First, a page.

During my two year term as president we had many causes. The guys that worked with me, in the hardware maintenance group put their hearts and souls into the effort. We sponsored kids at Camp Smile-a-Mile (a program that sends terminally ill children to a summer camp), the Cerebral Palsy, area schools, and many other charities.
One of the guys talked a local merchant into donating a very nice go-cart to raffle off. Tom was at the front door of the building early selling chances. He sold $400 worth before breakfast. There was an upperwardly mobile executive woman heading into the building and when Tom asked her to buy a chance on the go-cart. She snapped "I don't have time for this" as she brushed on by. Tom said I understand mam....the kids at Camp Smile-a-Mile don't have a lot of time either. The woman's pace slowed as she entered the building. Tom turned back and asked others coming into the building to buy a ticket. The woman who was in a hurry came back. She said "I'm sorry I was rude to you. I actually have plenty of time." She bought twenty tickets.
Late that November we learned of a man in Hueytown who had fallen ill and his family was up against the wall. There were a number of factors that contributed to their condition, but their circumstances were sad. They didn't have the luxury to think about Christmas presents for their three small children because they were worried about where their next meal would come from.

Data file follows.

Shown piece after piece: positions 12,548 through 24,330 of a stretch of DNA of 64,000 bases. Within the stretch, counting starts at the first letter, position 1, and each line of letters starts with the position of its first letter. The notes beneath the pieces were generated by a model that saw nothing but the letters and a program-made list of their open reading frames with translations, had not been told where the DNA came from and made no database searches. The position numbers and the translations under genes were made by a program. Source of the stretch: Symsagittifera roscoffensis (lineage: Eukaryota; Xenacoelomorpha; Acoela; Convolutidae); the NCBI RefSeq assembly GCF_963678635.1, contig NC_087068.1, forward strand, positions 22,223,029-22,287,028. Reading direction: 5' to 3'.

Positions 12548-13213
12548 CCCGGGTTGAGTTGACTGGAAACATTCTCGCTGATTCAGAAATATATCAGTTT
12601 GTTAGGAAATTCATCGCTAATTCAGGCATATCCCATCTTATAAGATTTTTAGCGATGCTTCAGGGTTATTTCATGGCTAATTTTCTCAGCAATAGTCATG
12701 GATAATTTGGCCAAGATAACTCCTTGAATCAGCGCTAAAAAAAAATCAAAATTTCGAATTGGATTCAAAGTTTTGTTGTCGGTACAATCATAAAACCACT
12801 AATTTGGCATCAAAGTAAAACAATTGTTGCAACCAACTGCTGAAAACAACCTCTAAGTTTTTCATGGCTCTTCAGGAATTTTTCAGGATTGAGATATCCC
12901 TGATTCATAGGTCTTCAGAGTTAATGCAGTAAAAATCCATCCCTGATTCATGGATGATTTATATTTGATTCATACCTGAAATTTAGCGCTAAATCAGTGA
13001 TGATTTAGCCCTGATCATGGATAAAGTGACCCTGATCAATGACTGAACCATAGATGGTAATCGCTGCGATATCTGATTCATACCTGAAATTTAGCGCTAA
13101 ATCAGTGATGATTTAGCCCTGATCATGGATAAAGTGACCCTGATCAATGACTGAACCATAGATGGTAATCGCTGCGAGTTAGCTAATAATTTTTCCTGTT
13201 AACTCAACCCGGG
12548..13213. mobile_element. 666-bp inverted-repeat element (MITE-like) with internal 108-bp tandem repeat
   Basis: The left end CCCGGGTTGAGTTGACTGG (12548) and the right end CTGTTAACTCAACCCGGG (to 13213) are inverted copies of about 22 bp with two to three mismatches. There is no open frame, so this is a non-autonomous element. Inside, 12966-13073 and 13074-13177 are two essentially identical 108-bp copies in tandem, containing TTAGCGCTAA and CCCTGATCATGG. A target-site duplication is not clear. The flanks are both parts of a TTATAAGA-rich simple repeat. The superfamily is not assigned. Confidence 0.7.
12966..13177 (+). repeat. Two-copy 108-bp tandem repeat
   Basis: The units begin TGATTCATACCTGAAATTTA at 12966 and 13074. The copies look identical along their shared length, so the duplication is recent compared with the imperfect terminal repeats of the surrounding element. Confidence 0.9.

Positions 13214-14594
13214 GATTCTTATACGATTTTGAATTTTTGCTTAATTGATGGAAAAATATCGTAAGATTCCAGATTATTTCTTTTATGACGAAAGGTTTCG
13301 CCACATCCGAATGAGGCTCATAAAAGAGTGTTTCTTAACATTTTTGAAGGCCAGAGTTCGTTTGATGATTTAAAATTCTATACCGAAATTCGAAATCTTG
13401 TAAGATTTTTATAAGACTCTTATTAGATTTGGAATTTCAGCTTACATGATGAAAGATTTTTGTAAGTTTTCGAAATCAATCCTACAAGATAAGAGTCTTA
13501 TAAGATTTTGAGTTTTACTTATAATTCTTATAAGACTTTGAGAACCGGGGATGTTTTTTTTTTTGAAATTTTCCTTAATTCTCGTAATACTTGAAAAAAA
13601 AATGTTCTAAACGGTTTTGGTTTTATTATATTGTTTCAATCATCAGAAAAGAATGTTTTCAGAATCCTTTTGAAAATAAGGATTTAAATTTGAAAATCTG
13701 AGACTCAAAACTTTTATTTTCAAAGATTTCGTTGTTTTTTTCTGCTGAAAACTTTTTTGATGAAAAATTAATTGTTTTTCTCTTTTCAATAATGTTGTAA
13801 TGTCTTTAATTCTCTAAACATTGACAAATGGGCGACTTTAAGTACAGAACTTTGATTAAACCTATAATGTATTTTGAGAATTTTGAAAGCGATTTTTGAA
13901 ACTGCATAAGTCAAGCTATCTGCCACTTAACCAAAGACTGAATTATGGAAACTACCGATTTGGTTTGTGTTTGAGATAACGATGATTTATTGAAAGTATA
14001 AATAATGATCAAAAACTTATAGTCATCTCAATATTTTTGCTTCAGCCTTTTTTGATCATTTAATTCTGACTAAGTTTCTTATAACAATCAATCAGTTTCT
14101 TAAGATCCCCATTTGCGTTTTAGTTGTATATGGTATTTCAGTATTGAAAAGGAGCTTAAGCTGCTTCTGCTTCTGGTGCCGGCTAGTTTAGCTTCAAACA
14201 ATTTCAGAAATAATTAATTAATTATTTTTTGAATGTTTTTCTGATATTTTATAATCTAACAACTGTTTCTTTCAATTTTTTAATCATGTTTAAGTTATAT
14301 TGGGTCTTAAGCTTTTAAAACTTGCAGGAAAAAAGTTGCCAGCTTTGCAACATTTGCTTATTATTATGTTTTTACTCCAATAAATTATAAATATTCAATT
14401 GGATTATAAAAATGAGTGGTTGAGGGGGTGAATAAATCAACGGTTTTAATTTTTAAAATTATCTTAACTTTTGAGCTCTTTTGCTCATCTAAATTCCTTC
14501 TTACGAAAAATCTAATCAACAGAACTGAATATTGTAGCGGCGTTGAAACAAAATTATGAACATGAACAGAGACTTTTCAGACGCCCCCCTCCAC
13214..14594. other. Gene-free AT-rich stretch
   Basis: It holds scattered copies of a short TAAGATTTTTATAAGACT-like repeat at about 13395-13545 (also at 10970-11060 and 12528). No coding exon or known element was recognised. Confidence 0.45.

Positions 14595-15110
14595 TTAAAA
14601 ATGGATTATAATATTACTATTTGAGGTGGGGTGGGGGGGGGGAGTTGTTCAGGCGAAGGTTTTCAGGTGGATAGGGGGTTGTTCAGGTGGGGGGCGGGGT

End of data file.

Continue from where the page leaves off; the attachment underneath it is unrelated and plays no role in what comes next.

I felt so badly for the family and I decided that I/we should do something. I sat down and wrote an email to everyone in our building. At that time a few thousands folks worked there. I must have been in "the zone" that evening because the words I chose were eloquent and painted a compelling picture that touched hearts. The next day money started to show up in company mail. Some of it was checks, some was gift certificates for food, and a lot of it was cash sent anonymously with the simple instructions "for the family."
We raised more money in a few days than I ever imagined. I know for a fact that it help a family through a very difficult time.
After that I did use the email appeals every now and then, but only when the need was great. But it was then that I realized the power of words.
Monday, June 05, 2006
I took the first steps toward making my book a reality today. It will be self published. I have a great editor. My friend